I would take the street car or Magazine St bus uptown at some point. Joey K's on Magazine is good, plentiful and inexpensive for food and there is Mahony's Po Boys on Mag as well. Ms Mae's, Snake and Jakes dive bar and Bruno's uptown have cheap drinks and drink specials. I'm surprised no one has mentioned Cafe Reconcile which has inexpensive daily plates and helps to train disadvantaged youth in the cooking trade.
Raw oysters at Luke. They are 25 cents during happy hour, which is every day from 3-6...even on the weekends.
Also, Handsome Willy's is a bar that is always doing boils and cook outs and what not, and it's free. Every Friday they have "Funk N Crunk" from 5-10 and there's free food and a DJ.
I've written down all this info and if possible, please keep it coming. So far all of you super-awesome and amazing people have really covered our food options. Our accommodations are the only thing left hanging over our heads. We're looking at some hostels right now and India House Backpackers Hostel, AAE Bourbon House Hostel and Joe & Flo's Candlelight Hostel look decent. All of these places offer rooms for close to $50/night. However, other than Joe and Flo's which is on Robertson about 7 or 8 blocks from the FQ, they're located in the LGD, one on Magazine and the other on Annunciation. These seem pretty far from the action in the FQ, Marigny and Bywater areas. With that in mind, getting out at night to go to bars and music shows might be a problem since we don't have our own transportation. Or will it not be a problem?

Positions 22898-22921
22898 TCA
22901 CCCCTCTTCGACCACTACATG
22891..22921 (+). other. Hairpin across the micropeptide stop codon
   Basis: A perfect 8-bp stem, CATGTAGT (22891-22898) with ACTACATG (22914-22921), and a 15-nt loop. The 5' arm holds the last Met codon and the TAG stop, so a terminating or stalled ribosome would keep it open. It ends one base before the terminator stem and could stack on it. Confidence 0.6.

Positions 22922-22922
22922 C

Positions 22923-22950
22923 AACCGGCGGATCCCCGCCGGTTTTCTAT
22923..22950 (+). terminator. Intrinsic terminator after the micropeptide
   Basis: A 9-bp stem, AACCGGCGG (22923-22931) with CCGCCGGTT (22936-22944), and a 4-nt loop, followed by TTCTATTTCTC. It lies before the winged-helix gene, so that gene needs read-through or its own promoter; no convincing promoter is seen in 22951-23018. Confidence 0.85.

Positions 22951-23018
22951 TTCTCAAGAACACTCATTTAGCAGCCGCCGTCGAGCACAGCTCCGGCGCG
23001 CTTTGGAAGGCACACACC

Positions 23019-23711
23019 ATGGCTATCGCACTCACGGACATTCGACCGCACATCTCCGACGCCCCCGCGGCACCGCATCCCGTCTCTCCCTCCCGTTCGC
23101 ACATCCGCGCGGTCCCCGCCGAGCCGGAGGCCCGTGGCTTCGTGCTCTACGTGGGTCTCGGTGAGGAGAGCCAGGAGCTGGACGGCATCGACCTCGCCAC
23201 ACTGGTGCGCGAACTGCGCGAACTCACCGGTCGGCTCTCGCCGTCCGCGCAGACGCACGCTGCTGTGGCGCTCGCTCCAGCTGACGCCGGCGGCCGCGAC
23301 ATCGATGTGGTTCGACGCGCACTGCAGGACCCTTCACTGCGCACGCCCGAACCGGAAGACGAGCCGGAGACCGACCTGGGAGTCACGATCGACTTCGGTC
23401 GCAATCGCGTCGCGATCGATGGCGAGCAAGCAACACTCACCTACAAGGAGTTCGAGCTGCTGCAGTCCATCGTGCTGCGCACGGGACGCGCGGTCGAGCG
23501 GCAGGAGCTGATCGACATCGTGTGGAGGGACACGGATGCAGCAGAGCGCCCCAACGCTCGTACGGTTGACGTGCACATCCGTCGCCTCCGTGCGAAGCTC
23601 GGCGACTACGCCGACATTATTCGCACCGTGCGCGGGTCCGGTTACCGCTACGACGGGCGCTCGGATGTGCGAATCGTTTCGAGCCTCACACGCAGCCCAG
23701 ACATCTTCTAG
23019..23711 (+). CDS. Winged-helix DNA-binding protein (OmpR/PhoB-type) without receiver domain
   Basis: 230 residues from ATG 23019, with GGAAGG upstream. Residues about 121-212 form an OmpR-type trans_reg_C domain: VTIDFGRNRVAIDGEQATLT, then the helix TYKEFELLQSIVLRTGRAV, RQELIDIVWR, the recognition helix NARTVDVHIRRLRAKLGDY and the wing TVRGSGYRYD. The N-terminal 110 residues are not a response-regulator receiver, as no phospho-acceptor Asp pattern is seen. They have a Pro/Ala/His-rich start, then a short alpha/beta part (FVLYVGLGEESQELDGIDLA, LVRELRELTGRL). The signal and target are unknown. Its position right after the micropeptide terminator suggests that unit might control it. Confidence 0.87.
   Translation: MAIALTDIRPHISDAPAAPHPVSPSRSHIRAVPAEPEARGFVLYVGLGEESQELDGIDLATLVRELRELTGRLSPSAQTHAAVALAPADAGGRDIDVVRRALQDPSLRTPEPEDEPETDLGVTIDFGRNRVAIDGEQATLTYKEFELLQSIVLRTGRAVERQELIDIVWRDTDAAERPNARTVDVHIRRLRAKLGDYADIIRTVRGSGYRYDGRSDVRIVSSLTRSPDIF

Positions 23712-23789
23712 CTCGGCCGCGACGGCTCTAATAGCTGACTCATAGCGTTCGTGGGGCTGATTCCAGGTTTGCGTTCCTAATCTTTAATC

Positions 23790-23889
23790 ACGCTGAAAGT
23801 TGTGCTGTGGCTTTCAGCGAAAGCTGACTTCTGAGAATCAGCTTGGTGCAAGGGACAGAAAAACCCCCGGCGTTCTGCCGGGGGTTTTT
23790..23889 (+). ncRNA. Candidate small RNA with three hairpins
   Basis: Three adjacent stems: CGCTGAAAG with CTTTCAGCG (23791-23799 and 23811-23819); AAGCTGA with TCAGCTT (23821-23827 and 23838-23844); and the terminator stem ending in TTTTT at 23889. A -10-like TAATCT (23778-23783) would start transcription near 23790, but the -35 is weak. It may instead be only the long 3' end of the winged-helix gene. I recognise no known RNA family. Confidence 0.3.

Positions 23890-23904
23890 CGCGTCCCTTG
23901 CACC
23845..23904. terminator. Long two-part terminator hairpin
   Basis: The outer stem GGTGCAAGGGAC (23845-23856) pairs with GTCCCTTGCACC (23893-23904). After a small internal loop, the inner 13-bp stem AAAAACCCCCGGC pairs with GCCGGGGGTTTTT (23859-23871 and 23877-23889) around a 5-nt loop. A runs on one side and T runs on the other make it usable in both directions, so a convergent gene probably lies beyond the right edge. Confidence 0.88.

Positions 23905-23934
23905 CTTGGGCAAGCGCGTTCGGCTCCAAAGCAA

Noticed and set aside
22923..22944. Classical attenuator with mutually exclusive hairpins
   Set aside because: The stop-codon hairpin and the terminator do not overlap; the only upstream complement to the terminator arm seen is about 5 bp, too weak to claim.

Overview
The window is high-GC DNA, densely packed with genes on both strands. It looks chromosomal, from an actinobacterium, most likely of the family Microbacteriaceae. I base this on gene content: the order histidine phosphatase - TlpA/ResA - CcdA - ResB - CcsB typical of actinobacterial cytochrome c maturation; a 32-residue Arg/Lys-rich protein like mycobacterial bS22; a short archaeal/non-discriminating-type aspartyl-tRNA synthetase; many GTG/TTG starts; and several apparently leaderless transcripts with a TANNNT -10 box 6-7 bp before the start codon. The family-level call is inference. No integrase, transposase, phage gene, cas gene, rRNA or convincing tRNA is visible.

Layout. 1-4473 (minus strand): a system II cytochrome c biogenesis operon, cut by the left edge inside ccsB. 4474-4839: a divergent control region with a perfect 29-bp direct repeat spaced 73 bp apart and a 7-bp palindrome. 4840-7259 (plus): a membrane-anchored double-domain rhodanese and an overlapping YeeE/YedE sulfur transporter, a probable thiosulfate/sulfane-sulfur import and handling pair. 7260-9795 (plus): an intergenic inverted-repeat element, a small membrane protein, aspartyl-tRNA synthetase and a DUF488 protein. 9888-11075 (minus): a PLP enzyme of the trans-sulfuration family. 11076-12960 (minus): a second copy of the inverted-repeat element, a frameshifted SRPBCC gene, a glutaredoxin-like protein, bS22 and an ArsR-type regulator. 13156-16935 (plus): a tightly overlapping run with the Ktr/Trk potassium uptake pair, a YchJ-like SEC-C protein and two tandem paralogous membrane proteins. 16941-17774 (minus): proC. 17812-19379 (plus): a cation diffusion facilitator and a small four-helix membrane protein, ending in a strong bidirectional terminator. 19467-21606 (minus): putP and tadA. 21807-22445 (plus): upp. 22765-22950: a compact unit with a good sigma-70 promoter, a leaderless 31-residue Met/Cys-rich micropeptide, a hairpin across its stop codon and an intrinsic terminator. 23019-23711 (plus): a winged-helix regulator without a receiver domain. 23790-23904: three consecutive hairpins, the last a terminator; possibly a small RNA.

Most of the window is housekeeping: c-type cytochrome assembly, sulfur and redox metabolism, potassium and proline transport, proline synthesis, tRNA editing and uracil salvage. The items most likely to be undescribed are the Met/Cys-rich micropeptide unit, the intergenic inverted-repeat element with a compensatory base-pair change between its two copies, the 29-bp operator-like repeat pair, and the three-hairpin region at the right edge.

About B&Bs that are under the radar, are they in the FQ or Marigny area? Any ideas as to what the nightly or weekly rates are at these hidden B&Bs? I've traveled all over the world and have had much luck with B&Bs, hostels and pensions that aren't on the internet but as you all know, this is the first time to New Orleans and apart from our tight budget, I have my girlfriend with me and her safety is my highest priority. I've heard there are some rough neighbourhoods in NOLA and we're obviously not gonna venture into them on purpose but it would be a problem if our hotel/hostel is in one or a rough are is en route to our digs.
Any suggestions? Again, I can't thank you people enough.
Is there a specific reason why you said we should stay at St. Vincents? Have you stayed there before? Is it a safe neighborhood? We pretty much just need a decent bed and clean bathroom. Nothing too fancy. And would you know what the commute is like from there to the French Quarter and Marigny? I checked bus schedules. They don't run past 11:30 or so at night. Should I be taking taxis to and from? If anyone knows prices for taxis and buses, please let me know.
India is good...but you're right...it is a bit away from the action, so that could be a problem for you. As far as I've hard, St. Vincent's is safe, but CharlieH might know more than me. I can tell you that it is MUCH more centrally located. They also have a little restaurant there called Garden's Edge, and you can even get certificates for it on Restaurant.com.